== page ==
One of the obvious effects of endless zero-percent interest rates and QE has been the chase for yield. This has allowed a great many borrowers to tap the credit markets and it has encouraged a a new boom of covenant-light lending (meaning lesser protections for hungry creditors) as well as a jump in junk bond issuance.
Two charts from Bank of America Merrill Lynch’s High Yield Strategy group illustrate the phenomenon:
The team explains how treacherous the Fed’s exit path truly is, as it wouldn’t take much to trigger a wave of defaults – the exact thing the Fed is looking to prevent by moving toward tighter policy to head off potential bubbles. Could be the horses have already bolted the barn:
The final blow
What worries us is not so much the deterioration of lending standards as much as the Fed’s response to what it perceives as problems within the financial system. The worst thing the Fed can do, in our opinion, is raise rates prematurely. We would much rather see, dare we say it, financial regulation before Fed hikes. By raising rates in response to fears of loose covenants and aggressive issuer behavior, the Fed risks creating unsustainable interest loads for high yield companies. Without a significant increase in EBITDA, the record high coverage ratios the market currently enjoys can decrease very rapidly when rates go up. Consider that with no change in debt level and EBITDA, if interest costs increased by 200bp, interest coverage of the US high yield universe would fall by nearly a full turn, below pre-crisis levels. By trying to avoid bubbles, the Fed could fan the flames of default, putting pressure on exactly the event they aim to avoid.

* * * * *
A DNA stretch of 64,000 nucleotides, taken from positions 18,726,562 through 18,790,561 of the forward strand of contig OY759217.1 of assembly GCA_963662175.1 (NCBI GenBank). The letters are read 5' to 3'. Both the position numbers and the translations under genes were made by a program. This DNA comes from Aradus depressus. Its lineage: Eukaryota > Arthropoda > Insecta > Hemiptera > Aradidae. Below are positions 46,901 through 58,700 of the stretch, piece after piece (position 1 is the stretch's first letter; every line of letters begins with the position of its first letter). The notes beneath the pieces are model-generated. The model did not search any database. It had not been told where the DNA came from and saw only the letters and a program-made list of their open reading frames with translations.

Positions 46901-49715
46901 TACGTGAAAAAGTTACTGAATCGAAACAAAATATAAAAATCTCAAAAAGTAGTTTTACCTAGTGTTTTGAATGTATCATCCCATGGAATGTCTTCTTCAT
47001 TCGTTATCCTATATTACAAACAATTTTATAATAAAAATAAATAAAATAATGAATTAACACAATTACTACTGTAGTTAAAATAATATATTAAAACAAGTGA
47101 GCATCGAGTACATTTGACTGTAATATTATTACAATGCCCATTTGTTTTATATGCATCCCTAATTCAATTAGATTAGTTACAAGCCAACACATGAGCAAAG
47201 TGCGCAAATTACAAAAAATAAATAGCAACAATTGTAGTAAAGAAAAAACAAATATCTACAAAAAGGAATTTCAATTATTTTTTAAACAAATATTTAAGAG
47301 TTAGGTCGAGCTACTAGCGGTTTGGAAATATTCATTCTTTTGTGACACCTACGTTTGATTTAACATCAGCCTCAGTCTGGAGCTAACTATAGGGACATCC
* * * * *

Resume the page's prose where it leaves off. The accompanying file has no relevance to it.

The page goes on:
Has the Fed stayed too loose for too long? Can it exit without throwing the ugly end of the bond market into turmoil? What does the fixed income portion of your portfolio look like right now? Have you been an unwitting participant in the yield chase?
Now might be a good time to look more closely at your exposures.
The Good, the Bad, and the Ugly of lending standards
Bank of America Merrill Lynch – April 7th 2014